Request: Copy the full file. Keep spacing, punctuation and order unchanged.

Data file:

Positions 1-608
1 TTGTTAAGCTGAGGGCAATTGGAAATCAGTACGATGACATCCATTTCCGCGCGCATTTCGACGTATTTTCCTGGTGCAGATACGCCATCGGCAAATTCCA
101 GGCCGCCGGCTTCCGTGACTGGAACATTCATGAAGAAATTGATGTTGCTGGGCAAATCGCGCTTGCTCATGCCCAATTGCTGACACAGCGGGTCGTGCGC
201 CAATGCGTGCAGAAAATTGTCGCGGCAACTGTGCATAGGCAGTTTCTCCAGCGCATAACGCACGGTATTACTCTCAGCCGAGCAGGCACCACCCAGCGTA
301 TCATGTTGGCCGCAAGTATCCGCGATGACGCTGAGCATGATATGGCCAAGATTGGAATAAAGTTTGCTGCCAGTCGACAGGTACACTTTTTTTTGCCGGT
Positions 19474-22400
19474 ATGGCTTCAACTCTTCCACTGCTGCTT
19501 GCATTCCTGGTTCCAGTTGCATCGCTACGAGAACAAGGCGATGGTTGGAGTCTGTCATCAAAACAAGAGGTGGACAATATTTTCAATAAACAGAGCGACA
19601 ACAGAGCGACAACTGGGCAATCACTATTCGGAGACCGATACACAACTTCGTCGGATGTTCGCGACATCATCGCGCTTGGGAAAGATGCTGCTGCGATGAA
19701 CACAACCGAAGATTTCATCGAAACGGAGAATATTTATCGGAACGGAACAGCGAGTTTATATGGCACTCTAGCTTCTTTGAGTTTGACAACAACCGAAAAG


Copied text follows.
Positions 1-608
1 TTGTTAAGCTGAGGGCAATTGGAAATCAGTACGATGACATCCATTTCCGCGCGCATTTCGACGTATTTTCCTGGTGCAGATACGCCATCGGCAAATTCCA
101 GGCCGCCGGCTTCCGTGACTGGAACATTCATGAAGAAATTGATGTTGCTGGGCAAATCGCGCTTGCTCATGCCCAATTGCTGACACAGCGGGTCGTGCGC
201 CAATGCGTGCAGAAAATTGTCGCGGCAACTGTGCATAGGCAGTTTCTCCAGCGCATAACGCACGGTATTACTCTCAGCCGAGCAGGCACCACCCAGCGTA
301 TCATGTTGGCCGCAAGTATCCGCGATGACGCTGAGCATGATATGGCCAAGATTGGAATAAAGTTTGCTGCCAGTCGACAGGTACACTTTTTTTTGCCGGT
Positions 19474-22400
19474 ATGGCTTCAACTCTTCCACTGCTGCTT
19501 GCATTCCTGGTTCCAGTTGCATCGCTACGAGAACAAGGCGATGGTTGGAGTCTGTCATCAAAACAAGAGGTGGACAATATTTTCAATAAACAGAGCGACA
19601 ACAGAGCGACAACTGGGCAATCACTATTCGGAGACCGATACACAACTTCGTCGGATGTTCGCGACATCATCGCGCTTGGGAAAGATGCTGCTGCGATGAA
19701 CACAACCGAAGATTTCATCGAAACGGAGAATATTTATCGGAACGGAACAGCGAGTTTATATGGCACTCTAGCTTCTTTGAGTTTGACAACAACCGAAAAG